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I am new to Objective-C and i wonder why this method compiles, can anyone explain me why?

Thank you

-(BOOL) isEnabled{
   return 56;
}
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1  
There's an implicit cast - the last line is effectively: return (BOOL)56;. – Paul R Jun 6 '12 at 12:52
    
I knew you would ask that. – dan Jun 17 '13 at 15:20
up vote 4 down vote accepted

A BOOL in Objective-C is a typedef of signed char. Since 56 fits in that type, the implicit conversion from a literal int results in no data loss.

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3  
Zillan, also note that that this may break code if it relies on a YES or NO value. E.g. if([self isEnabled] == YES] would fail while if([self isEnabled]) would work. – Joe Jun 6 '12 at 13:01
    
Yep, which is why normal coding style avoids comparing against those constants, and only uses them for assignment. – Jonathan Grynspan Jun 6 '12 at 13:04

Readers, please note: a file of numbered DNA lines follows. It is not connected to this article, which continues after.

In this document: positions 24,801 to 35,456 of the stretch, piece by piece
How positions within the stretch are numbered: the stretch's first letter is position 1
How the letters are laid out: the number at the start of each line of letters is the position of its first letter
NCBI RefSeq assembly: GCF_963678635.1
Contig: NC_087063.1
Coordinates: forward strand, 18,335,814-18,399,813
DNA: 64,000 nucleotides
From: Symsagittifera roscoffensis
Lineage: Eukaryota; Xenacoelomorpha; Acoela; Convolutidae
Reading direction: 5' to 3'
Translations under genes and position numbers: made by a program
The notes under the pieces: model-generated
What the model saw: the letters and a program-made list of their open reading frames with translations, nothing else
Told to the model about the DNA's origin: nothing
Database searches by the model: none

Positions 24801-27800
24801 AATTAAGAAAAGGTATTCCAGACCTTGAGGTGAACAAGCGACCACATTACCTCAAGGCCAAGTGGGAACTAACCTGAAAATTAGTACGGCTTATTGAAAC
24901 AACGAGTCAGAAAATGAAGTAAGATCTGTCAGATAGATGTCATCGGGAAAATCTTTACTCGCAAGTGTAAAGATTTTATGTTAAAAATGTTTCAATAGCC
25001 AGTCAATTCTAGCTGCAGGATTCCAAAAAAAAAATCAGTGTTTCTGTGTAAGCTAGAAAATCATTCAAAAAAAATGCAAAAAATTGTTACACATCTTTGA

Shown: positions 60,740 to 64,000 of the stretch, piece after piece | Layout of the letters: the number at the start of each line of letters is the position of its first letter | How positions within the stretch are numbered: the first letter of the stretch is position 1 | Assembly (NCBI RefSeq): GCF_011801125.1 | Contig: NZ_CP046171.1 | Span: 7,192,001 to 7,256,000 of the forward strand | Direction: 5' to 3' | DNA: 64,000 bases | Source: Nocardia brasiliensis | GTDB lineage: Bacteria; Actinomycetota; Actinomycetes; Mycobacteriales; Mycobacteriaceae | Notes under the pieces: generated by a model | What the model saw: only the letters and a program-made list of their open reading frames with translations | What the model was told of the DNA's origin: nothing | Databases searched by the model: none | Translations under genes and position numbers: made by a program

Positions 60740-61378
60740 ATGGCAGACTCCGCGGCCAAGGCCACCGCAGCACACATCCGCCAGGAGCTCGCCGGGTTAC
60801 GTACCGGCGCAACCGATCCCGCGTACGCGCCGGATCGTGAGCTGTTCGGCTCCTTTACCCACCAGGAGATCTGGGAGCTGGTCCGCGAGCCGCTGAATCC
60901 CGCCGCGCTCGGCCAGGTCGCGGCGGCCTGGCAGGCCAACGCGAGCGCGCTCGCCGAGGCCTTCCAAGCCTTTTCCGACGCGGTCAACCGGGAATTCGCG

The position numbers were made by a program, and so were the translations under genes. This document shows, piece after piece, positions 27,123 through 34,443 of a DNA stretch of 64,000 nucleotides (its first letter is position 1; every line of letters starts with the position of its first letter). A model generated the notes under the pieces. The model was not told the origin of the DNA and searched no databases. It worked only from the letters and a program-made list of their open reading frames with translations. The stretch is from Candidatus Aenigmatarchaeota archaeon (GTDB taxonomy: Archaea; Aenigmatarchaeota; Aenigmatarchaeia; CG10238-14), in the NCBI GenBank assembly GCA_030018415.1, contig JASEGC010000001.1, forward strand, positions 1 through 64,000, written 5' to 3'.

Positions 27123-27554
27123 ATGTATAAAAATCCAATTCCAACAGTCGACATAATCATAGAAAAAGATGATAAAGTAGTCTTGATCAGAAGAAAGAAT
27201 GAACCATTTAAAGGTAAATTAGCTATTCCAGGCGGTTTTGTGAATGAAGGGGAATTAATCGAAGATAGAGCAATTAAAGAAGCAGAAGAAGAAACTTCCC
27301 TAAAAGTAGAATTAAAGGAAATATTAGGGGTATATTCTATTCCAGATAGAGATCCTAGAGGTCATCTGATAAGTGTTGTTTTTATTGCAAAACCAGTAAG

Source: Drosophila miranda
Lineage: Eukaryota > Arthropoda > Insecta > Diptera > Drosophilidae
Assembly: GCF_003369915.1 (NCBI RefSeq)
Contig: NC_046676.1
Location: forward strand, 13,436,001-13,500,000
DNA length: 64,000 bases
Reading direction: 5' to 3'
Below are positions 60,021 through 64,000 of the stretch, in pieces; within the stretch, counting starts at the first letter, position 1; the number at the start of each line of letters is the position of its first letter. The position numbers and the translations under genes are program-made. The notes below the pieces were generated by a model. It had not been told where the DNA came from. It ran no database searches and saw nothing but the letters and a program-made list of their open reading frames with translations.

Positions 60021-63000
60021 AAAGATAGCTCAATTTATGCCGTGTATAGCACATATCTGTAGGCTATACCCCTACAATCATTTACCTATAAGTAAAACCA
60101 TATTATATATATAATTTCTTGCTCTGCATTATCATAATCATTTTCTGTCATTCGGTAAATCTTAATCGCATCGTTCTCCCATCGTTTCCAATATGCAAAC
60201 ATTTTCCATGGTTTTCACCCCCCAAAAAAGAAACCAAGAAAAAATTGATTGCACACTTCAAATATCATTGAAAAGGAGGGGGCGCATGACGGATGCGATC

2  
You should really check out this article: weblog.bignerdranch.com/564-bools-sharp-corners – Brian Palma Jun 6 '12 at 13:22

You can think of a BOOL in objective-c as

false === 0 === nil   //Anything that is zero or nil is false
true = !false         //Anything that is NOT zero or nil is true. 

56 therefore returns true because it is not zero

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1  
No it isn't. A BOOL in Objective-C is a signed char. – Jonathan Grynspan Jun 6 '12 at 12:54
    
My "definition" was a bit misleading, I've amended. – James Webster Jun 6 '12 at 12:56
    
Your edit is still wrong. – Jonathan Grynspan Jun 6 '12 at 12:56
    
but NSLog(@"%d",[self isenabled]); returns 56. Isn't that weird? – Zillan Jun 6 '12 at 12:57
    
No, it's expected. 56 fits in signed char. – Jonathan Grynspan Jun 6 '12 at 12:58

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